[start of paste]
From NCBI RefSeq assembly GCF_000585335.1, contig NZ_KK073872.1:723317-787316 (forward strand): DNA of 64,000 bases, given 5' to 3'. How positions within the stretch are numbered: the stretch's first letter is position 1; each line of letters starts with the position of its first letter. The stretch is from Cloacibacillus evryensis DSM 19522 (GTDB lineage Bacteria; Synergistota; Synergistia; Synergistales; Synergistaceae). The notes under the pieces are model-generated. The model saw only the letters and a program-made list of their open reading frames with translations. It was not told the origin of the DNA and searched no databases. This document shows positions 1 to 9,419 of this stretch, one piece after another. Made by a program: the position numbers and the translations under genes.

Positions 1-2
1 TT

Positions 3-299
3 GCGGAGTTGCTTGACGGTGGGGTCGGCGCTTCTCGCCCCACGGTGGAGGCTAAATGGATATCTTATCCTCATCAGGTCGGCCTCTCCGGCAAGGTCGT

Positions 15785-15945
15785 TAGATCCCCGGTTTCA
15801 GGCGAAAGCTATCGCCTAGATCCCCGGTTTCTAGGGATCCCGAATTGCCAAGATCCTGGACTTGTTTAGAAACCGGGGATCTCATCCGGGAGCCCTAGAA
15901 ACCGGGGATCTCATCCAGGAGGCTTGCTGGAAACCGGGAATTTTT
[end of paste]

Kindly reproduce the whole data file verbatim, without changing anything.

From NCBI RefSeq assembly GCF_000585335.1, contig NZ_KK073872.1:723317-787316 (forward strand): DNA of 64,000 bases, given 5' to 3'. How positions within the stretch are numbered: the stretch's first letter is position 1; each line of letters starts with the position of its first letter. The stretch is from Cloacibacillus evryensis DSM 19522 (GTDB lineage Bacteria; Synergistota; Synergistia; Synergistales; Synergistaceae). The notes under the pieces are model-generated. The model saw only the letters and a program-made list of their open reading frames with translations. It was not told the origin of the DNA and searched no databases. This document shows positions 1 to 9,419 of this stretch, one piece after another. Made by a program: the position numbers and the translations under genes.

Positions 1-2
1 TT

Positions 3-299
3 GCGGAGTTGCTTGACGGTGGGGTCGGCGCTTCTCGCCCCACGGTGGAGGCTAAATGGATATCTTATCCTCATCAGGTCGGCCTCTCCGGCAAGGTCGT

Positions 15785-15945
15785 TAGATCCCCGGTTTCA
15801 GGCGAAAGCTATCGCCTAGATCCCCGGTTTCTAGGGATCCCGAATTGCCAAGATCCTGGACTTGTTTAGAAACCGGGGATCTCATCCGGGAGCCCTAGAA
15901 ACCGGGGATCTCATCCAGGAGGCTTGCTGGAAACCGGGAATTTTT